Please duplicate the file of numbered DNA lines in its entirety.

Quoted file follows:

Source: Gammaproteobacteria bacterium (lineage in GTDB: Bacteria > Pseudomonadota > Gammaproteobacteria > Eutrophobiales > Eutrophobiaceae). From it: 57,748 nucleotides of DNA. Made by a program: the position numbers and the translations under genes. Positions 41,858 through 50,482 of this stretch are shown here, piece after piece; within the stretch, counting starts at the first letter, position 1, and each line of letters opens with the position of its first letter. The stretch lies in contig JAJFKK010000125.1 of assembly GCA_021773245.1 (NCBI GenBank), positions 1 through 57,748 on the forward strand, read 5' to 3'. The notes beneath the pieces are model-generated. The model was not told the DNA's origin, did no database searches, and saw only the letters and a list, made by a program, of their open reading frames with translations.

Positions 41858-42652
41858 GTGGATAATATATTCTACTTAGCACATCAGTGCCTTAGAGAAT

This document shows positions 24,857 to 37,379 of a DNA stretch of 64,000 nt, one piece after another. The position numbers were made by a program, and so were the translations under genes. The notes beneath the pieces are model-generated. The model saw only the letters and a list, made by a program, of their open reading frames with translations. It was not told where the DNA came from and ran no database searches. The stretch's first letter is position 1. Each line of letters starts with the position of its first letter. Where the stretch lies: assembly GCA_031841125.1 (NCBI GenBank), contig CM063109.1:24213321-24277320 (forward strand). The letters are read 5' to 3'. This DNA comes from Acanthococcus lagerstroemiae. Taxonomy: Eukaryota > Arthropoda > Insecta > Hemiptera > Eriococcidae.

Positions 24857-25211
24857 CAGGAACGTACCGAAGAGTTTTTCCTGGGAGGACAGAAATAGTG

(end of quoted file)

Source: Gammaproteobacteria bacterium (lineage in GTDB: Bacteria > Pseudomonadota > Gammaproteobacteria > Eutrophobiales > Eutrophobiaceae). From it: 57,748 nucleotides of DNA. Made by a program: the position numbers and the translations under genes. Positions 41,858 through 50,482 of this stretch are shown here, piece after piece; within the stretch, counting starts at the first letter, position 1, and each line of letters opens with the position of its first letter. The stretch lies in contig JAJFKK010000125.1 of assembly GCA_021773245.1 (NCBI GenBank), positions 1 through 57,748 on the forward strand, read 5' to 3'. The notes beneath the pieces are model-generated. The model was not told the DNA's origin, did no database searches, and saw only the letters and a list, made by a program, of their open reading frames with translations.

Positions 41858-42652
41858 GTGGATAATATATTCTACTTAGCACATCAGTGCCTTAGAGAAT

This document shows positions 24,857 to 37,379 of a DNA stretch of 64,000 nt, one piece after another. The position numbers were made by a program, and so were the translations under genes. The notes beneath the pieces are model-generated. The model saw only the letters and a list, made by a program, of their open reading frames with translations. It was not told where the DNA came from and ran no database searches. The stretch's first letter is position 1. Each line of letters starts with the position of its first letter. Where the stretch lies: assembly GCA_031841125.1 (NCBI GenBank), contig CM063109.1:24213321-24277320 (forward strand). The letters are read 5' to 3'. This DNA comes from Acanthococcus lagerstroemiae. Taxonomy: Eukaryota > Arthropoda > Insecta > Hemiptera > Eriococcidae.

Positions 24857-25211
24857 CAGGAACGTACCGAAGAGTTTTTCCTGGGAGGACAGAAATAGTG